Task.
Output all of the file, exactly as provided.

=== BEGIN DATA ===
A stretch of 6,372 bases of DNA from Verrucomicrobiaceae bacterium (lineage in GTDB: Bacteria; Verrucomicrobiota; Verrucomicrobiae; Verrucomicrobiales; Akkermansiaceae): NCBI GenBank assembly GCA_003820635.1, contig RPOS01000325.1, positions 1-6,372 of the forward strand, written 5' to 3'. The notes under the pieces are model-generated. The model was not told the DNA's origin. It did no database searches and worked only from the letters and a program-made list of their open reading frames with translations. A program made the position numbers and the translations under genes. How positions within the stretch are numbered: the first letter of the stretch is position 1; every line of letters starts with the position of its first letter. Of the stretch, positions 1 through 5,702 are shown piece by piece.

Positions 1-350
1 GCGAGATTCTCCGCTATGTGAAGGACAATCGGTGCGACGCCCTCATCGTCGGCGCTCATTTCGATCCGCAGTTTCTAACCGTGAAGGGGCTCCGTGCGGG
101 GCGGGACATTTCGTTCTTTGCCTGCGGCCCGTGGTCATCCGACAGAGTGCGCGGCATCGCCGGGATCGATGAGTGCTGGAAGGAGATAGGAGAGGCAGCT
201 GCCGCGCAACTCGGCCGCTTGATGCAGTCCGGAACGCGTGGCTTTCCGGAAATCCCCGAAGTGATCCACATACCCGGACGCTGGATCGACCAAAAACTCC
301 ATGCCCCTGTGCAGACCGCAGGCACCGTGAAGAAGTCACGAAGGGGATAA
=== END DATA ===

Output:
A stretch of 6,372 bases of DNA from Verrucomicrobiaceae bacterium (lineage in GTDB: Bacteria; Verrucomicrobiota; Verrucomicrobiae; Verrucomicrobiales; Akkermansiaceae): NCBI GenBank assembly GCA_003820635.1, contig RPOS01000325.1, positions 1-6,372 of the forward strand, written 5' to 3'. The notes under the pieces are model-generated. The model was not told the DNA's origin. It did no database searches and worked only from the letters and a program-made list of their open reading frames with translations. A program made the position numbers and the translations under genes. How positions within the stretch are numbered: the first letter of the stretch is position 1; every line of letters starts with the position of its first letter. Of the stretch, positions 1 through 5,702 are shown piece by piece.

Positions 1-350
1 GCGAGATTCTCCGCTATGTGAAGGACAATCGGTGCGACGCCCTCATCGTCGGCGCTCATTTCGATCCGCAGTTTCTAACCGTGAAGGGGCTCCGTGCGGG
101 GCGGGACATTTCGTTCTTTGCCTGCGGCCCGTGGTCATCCGACAGAGTGCGCGGCATCGCCGGGATCGATGAGTGCTGGAAGGAGATAGGAGAGGCAGCT
201 GCCGCGCAACTCGGCCGCTTGATGCAGTCCGGAACGCGTGGCTTTCCGGAAATCCCCGAAGTGATCCACATACCCGGACGCTGGATCGACCAAAAACTCC
301 ATGCCCCTGTGCAGACCGCAGGCACCGTGAAGAAGTCACGAAGGGGATAA